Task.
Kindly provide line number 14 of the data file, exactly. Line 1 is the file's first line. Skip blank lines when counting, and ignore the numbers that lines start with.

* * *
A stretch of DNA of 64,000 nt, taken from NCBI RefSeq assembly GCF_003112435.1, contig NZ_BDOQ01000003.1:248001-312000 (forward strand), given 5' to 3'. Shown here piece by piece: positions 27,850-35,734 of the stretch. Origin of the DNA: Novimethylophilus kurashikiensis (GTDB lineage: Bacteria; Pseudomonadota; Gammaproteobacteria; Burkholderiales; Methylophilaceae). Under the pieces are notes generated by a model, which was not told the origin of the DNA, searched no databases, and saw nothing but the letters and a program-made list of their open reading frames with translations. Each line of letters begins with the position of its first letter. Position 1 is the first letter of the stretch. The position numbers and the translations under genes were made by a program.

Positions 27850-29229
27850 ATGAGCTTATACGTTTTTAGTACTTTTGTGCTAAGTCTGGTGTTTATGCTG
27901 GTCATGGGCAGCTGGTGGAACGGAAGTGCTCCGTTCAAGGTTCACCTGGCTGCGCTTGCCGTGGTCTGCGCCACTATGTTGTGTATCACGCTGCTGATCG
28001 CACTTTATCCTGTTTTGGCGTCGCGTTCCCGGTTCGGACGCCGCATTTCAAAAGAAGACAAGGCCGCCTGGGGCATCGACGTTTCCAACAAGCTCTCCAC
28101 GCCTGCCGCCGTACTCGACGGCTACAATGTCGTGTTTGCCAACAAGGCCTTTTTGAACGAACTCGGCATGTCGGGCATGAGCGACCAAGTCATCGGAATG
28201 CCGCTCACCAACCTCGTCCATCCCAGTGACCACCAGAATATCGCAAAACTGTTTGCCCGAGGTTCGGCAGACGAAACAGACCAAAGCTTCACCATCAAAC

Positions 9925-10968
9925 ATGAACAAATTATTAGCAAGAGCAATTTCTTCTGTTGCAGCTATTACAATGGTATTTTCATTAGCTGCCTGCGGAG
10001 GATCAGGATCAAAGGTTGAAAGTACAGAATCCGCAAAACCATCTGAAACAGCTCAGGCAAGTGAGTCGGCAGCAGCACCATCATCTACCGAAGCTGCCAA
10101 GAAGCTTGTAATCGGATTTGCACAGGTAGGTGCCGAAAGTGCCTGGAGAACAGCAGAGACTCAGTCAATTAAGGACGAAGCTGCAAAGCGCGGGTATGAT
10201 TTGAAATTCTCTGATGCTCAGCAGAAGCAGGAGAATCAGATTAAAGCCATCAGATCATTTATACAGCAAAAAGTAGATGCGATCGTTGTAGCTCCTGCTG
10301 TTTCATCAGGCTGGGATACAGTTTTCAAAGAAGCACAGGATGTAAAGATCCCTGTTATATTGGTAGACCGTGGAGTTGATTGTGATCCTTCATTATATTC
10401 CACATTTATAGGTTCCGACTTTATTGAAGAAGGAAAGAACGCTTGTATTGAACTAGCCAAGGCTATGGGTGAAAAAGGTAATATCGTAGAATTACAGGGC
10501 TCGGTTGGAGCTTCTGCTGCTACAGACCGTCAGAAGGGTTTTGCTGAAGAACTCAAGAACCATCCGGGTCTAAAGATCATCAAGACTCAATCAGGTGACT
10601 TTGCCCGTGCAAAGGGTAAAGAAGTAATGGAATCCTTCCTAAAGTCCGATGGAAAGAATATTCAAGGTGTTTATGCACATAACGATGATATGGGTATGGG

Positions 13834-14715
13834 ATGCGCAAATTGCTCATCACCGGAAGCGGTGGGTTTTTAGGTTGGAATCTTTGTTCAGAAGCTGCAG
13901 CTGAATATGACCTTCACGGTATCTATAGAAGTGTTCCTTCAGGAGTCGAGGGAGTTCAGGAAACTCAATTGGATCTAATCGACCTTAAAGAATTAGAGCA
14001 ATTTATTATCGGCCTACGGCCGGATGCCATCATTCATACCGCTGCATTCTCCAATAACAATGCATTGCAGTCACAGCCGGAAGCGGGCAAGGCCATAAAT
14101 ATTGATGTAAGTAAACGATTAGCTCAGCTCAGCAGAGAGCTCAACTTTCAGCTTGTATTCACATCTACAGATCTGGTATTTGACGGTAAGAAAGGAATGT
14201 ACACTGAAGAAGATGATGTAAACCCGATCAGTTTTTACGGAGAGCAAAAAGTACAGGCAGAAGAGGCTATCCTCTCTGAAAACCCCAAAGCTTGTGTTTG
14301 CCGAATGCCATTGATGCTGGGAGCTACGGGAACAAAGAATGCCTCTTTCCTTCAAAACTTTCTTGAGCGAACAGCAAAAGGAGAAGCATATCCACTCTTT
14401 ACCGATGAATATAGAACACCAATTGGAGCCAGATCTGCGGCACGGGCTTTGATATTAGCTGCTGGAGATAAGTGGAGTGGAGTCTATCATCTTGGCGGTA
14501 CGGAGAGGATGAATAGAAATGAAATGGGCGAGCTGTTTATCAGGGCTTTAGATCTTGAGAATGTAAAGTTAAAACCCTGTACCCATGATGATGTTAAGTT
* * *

10401 CACATTTATAGGTTCCGACTTTATTGAAGAAGGAAAGAACGCTTGTATTGAACTAGCCAAGGCTATGGGTGAAAAAGGTAATATCGTAGAATTACAGGGC